In the late 1990s, Senator McCain led an ultimately unsuccessful effort to give the FDA a mandate to regulate tobacco in exchange for protecting the tobacco industry against liability claims. In retaliation, the tobacco industry helped to fund negative ads against McCain in the 2000 South Carolina primary election. His loss in that state helped to force him out of the 2000 race. Currently, McCain supports legislation to give the FDA the power to regulate tobacco although he has not spoken out forcefully on the bill.

In the past, McCain has also supported increases in excise taxes on tobacco. In 2007, however, with President Bush, he voted against a children’s health insurance bill that was funded in part by an increase in the federal tobacco excise tax, a funding source McCain now opposes.

Senator McCain has promised to appoint conservative Supreme Court Justices, pointing to Justices Samuel Alito, John Roberts and Antonin Scalia as models. As Steven G. Calabresi and John O. Mcginnis, law professors at Northwestern University, observed in an op ed in the Wall Street Journal, On judicial nominations, [McCain] has voted soundly in the past from Robert Bork in 1987 to Samuel Alito in 2006. It seems unlikely that a President McCain would appoint Justices likely to change the pro-business slant of the current court.

While the tobacco industry has not provided much support to Senator McCain’s Presidential campaign, former tobacco industry lobbyists play key roles in his campaign. Charlie Black, a top campaign aide, was formerly director of BKSH and Associates, one of Washington’s most powerful lobbying groups. According to Open Secrets, since 1998 BKSH earned almost $1.3 million in lobbying fees from Philip Morris. Black’s wife, Judy Black, also an adviser to McCain, was a former executive of the Tobacco Institute, the research arm of the tobacco industry until the Master Settlement Agreement forced its dissolution. Black rejects charges that his former work for tobacco companies disqualifies him to work on McCain’s campaign. I think you can change professions and unless you did something unethical or criminal, your past profession should not be injected into the candidate’s campaign, he said. It’s absurd.

Obama’s Record on Tobacco

Senator Barack Obama has recently quit smoking, claiming that his wife would not let him run for President until he did. His policy positions on tobacco, however, date back to his time in the Illinois state Senate. According to a recent review of Obama’s legislative record on tobacco by Clifford Douglas, the Executive Director of the University of Michigan’s Tobacco Research Network, Barack Obama has:

  • With nine other Senators called on President Bush to send to the Senate for ratification the Framework Convention on Tobacco Control
  • Served as one of the original co-sponsors of legislation to give the FDA the authority to regulate tobacco products and marketing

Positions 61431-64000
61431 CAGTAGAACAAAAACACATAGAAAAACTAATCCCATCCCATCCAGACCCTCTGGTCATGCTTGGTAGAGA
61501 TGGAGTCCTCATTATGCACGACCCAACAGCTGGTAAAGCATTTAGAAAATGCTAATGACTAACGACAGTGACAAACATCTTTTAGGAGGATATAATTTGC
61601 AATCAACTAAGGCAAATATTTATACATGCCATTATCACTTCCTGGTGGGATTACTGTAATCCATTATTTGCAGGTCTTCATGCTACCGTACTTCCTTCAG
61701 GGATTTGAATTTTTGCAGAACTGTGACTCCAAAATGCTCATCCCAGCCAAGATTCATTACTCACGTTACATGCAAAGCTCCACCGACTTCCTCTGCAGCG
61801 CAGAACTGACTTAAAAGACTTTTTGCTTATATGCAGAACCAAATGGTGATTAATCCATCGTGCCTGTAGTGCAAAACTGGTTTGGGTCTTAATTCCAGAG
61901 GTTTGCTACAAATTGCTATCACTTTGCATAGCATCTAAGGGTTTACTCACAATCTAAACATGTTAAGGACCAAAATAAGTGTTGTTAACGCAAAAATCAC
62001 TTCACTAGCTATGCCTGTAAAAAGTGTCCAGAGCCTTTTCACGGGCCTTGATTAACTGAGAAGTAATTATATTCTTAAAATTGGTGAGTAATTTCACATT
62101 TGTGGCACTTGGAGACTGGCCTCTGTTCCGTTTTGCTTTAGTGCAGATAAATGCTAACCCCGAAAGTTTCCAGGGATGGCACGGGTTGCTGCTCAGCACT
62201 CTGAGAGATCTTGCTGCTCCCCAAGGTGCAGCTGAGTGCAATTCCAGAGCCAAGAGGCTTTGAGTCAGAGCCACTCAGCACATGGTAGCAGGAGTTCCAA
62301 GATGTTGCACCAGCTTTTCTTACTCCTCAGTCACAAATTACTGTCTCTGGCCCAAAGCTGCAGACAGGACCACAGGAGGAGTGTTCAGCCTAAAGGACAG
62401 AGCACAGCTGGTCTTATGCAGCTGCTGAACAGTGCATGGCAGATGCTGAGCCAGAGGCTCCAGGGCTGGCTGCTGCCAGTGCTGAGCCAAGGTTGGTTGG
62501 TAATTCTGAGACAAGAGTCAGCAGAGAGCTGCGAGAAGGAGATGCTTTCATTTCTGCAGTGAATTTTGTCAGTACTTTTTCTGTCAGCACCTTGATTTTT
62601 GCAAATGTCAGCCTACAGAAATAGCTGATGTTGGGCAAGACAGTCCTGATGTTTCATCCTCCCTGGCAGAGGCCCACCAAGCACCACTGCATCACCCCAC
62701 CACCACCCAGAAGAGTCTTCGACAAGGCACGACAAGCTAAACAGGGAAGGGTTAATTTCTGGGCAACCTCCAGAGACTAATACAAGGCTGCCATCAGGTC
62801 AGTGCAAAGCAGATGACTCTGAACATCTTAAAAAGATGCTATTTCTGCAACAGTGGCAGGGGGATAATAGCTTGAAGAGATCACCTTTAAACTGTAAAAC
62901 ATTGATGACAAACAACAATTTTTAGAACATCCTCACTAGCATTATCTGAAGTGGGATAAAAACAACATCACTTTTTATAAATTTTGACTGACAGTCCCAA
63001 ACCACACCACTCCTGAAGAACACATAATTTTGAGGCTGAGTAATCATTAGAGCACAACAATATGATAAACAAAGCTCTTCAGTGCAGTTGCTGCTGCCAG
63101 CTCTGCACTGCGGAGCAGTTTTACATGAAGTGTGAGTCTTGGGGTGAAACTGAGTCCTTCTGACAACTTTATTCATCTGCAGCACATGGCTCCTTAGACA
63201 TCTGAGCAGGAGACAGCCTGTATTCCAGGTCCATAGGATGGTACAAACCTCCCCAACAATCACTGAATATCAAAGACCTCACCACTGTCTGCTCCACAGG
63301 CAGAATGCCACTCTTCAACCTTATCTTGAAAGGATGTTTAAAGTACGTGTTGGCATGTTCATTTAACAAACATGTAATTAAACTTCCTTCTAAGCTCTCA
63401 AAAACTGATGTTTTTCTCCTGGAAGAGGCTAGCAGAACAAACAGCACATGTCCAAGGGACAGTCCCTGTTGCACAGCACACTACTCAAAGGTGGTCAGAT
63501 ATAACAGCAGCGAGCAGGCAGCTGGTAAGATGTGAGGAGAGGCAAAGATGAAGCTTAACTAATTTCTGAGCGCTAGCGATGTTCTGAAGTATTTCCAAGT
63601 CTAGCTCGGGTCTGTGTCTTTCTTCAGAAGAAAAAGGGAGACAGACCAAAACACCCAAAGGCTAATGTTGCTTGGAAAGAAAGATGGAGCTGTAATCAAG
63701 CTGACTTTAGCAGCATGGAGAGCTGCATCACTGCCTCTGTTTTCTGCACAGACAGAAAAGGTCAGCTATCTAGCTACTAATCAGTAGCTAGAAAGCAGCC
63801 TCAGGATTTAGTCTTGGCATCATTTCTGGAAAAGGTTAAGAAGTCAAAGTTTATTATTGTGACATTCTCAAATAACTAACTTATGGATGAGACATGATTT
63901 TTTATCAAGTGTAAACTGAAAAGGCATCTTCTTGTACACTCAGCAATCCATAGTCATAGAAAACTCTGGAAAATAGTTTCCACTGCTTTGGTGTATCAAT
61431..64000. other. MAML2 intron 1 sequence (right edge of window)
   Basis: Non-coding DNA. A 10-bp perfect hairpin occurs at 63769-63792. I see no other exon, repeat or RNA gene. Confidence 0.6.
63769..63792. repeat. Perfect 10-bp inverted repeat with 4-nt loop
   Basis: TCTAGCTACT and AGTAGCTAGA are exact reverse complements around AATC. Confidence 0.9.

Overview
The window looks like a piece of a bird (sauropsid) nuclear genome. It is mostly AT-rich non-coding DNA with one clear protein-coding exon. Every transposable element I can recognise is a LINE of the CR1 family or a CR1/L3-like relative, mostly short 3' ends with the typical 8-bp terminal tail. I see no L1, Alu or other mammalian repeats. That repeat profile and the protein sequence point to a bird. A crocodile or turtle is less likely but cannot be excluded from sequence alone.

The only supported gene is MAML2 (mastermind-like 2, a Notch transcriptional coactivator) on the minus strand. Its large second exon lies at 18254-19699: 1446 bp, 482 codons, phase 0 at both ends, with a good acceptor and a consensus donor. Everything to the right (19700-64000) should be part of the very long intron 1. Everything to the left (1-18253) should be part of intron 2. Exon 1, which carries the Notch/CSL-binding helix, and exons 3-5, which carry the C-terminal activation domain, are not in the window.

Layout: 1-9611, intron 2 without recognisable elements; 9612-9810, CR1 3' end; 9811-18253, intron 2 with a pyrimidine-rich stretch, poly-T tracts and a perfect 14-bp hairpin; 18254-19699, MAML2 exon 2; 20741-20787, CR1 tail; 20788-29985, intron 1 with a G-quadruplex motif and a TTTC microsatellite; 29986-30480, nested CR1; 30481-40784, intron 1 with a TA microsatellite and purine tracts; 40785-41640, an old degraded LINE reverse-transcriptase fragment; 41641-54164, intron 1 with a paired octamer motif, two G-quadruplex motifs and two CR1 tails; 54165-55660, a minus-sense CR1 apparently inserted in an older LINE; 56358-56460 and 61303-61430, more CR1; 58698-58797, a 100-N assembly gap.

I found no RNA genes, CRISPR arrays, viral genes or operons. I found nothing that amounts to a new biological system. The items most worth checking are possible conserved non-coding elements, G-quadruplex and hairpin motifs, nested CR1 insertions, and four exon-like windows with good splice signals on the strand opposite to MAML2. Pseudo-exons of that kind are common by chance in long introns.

• Voted in support of the Display of Tobacco Products Act that makes it illegal to sell or give away tobacco products in self-service settings
  • Co-sponsored an Illinois state bill to use money from the Tobacco Settlement Recovery Fund to support a comprehensive tobacco use prevention program.

None of Obama’s current staff have been found to have worked for the tobacco industry and Obama voted against confirmation of Supreme Court Justices Alito and Roberts. In a recent analysis of the Presidential candidates positions on Supreme Court appointments in the Columbia Journalism Review, Zachary Roth wrote:

For instance, on the issue of the appropriate balance between corporate and individual rights: the press should make clear that Obama’s appointees, in keeping with his desire for empathy, can be expected to take a broader interpretation of laws designed to protect individuals; while McCain’s, if they are indeed in the Roberts-Alito mold, will interpret these laws more narrowly, and more often come down on the side of corporations.

However, whether Barack Obama will appoint Supreme Court Justices (or whether the Senate will confirm them if he does) who can reverse the pro-corporate tilt of the current court and restore a more balanced consideration of the rights of consumers and public health remains an open question.

2008 Election opportunities for tobacco control advocates?

In summary, the 2008 Presidential election campaign offers voters two major party candidates who are likely to provide somewhat more support for tobacco control than the current administration. Unfortunately, it seems unlikely that tobacco control will surface as a major campaign issue. By understanding the similarities and differences between Senators McCain and Obama on tobacco, by linking the issue of tobacco control to debates on health care policy, and by encouraging the candidates and the media to focus on their plans for the Supreme Court, tobacco control advocates may find some windows of opportunity to advance their cause.

View CHW’s coverage on Corporations, Health and the 2008 Presidential Race: Part 1: Following the Money
Part 2: Clinton, Obama and McCain on the Role of Corporations
Part 3: Clinton, McCain, Obama and the Food Industry
Part 4: Fixing the FDA: Options for the Next President